Weve all been waiting for a killer appliance for digital text.
Surely, someone would do for text what iPod did for music: create an exquisite “must have piece of hardware and software that made reading on the screen the pleasure it is on the page.
The eBook from Gemstar was so bad, they gave up. Tablet PCs are too big, and PDAs are too small. Sony is launching the EBR-1000 Librie eBook reader. A fellow blogger says, ‘this product will go down in Sonys vault for stupid, expensive ideas. At least it’s so small it should fit. A second blogger says, “a great innovation trashed by an idiotic implementation rendering it practically useless.
Microsoft might have used its deep pockets to make a difference. But depressing news today from the NYT. It reviews the Personal Media Center from Microsoft. Apparently, the PMC cant read.
To make sure, I went to the Microsoft website:
Portable Media Centers put all of your favorite video, music, and pictures at your fingertips wherever you are. Take digital entertainment from your computer with you on the go, including recorded TV shows, downloaded videos, home movies, music, and photos.
Really? Everything but text? Nice going. The iRiver appliance (above) looks like it could handle text. Too bad, it wont be able too.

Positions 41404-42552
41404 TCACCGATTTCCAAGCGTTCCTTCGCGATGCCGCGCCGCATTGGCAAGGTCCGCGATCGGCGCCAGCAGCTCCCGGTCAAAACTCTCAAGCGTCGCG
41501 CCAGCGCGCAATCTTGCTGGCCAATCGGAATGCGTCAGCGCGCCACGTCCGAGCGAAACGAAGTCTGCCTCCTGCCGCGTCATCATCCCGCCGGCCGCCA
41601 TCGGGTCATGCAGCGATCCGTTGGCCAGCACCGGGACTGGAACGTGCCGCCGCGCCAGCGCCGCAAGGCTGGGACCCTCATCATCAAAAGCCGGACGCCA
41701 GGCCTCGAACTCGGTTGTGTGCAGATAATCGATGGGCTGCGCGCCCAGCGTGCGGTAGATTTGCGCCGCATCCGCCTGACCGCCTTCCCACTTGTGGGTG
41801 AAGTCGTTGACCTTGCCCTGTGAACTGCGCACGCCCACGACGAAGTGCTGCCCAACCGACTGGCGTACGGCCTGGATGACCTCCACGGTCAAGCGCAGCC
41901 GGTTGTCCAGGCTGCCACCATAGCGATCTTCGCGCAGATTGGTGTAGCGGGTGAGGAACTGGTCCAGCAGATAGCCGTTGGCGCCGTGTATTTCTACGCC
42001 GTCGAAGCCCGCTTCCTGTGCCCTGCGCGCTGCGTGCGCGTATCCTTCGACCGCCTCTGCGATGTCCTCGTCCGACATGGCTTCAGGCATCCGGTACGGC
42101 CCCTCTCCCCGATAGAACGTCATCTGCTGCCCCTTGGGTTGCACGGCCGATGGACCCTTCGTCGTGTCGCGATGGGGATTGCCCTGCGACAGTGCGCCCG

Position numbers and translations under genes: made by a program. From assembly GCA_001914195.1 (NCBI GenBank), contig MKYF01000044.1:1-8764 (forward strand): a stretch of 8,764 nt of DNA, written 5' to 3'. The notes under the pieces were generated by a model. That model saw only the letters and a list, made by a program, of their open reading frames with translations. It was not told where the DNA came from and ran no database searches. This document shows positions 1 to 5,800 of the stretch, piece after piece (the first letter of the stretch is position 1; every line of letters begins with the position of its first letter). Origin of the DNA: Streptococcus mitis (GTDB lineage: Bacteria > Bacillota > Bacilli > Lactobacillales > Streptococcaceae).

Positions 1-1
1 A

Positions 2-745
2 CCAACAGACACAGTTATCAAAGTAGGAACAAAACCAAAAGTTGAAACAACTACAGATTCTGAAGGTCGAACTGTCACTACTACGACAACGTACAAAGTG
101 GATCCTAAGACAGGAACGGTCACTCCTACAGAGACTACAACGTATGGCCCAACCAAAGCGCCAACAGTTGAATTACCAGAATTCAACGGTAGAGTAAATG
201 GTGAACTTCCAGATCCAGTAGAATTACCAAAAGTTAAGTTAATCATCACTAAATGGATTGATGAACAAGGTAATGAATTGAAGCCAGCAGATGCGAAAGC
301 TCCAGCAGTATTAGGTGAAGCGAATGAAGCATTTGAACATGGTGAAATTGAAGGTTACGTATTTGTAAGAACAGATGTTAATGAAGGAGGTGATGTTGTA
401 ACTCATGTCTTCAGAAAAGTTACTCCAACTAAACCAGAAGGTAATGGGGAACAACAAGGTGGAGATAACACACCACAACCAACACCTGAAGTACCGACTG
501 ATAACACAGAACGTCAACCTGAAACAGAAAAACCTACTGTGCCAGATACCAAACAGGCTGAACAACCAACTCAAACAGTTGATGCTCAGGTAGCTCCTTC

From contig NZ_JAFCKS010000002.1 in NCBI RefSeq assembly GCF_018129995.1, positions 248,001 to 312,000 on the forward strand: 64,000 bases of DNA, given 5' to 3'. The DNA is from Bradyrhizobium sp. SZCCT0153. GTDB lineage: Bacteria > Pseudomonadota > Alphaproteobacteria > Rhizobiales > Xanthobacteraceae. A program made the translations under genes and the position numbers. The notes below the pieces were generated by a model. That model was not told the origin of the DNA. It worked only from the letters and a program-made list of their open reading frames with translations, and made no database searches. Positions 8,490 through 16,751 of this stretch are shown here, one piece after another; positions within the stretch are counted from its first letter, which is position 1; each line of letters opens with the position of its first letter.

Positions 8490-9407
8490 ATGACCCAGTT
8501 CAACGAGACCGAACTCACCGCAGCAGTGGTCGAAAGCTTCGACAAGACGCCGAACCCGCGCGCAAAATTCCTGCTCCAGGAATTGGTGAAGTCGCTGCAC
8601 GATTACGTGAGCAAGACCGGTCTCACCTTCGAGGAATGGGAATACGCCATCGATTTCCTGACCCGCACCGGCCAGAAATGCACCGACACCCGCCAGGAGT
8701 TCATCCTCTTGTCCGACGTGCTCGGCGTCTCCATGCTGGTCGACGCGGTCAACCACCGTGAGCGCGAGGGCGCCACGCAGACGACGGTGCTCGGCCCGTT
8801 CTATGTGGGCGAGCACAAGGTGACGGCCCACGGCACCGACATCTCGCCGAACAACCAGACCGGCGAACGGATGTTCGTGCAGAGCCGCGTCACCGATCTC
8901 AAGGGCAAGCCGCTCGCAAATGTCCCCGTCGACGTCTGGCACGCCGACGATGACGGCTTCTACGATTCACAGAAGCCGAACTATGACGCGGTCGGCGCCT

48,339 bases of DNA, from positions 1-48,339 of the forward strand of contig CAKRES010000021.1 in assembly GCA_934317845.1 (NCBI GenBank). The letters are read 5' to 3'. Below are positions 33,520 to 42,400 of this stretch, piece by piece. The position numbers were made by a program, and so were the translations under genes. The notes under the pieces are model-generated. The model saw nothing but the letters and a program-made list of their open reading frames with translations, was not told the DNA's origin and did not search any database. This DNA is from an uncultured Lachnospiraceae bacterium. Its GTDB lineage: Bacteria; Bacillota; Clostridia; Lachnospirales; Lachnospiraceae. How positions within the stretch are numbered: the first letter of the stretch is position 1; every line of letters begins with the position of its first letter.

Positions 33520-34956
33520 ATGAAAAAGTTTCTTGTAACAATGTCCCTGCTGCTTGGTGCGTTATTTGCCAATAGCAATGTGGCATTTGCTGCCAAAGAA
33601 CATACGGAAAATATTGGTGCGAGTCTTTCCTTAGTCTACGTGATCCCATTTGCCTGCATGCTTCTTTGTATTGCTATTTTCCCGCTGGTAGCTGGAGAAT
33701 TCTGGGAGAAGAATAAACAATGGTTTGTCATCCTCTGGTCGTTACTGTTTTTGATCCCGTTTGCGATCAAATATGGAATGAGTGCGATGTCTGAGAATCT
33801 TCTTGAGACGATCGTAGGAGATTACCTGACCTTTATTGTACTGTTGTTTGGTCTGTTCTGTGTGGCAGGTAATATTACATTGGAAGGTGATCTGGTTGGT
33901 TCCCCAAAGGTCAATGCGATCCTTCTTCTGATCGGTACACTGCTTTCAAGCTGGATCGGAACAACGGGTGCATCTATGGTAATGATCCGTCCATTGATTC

I do appreciate that Microsoft does not make appliances, killer or otherwise. And I appreciate that the PMC software is designed to run on cell phones, not perhaps the best place to read War and Peace. I also understand that Microsoft created Reader, which is smarter and better than Adobes Acrobat, and that they gave us Clear Type which was welcome too.
But this is a huge market opportunity. We all want print made available to us with iPod grace and simplicity. Clearly, more people need to carry text than music. The numbers are staggering. Last year 15.3 million students attended college classes.
If Apple and IBM wont step up, perhaps its time for Microsoft to show a little leadership. It wouldnt be hard to insource the hardware design and outsource the manufacture.
An opportunity is a terrible thing to waste. Especially this one.
Pogue, David. 2004. From Microsoft, A First Take. New York Times, September 2, 2004 here (subscription)
The Sony review from dottocomu here
The second Sony review from cinquero here
PMC info from Microsoft here
college attendance stat here
With apologies to Beggin Strips.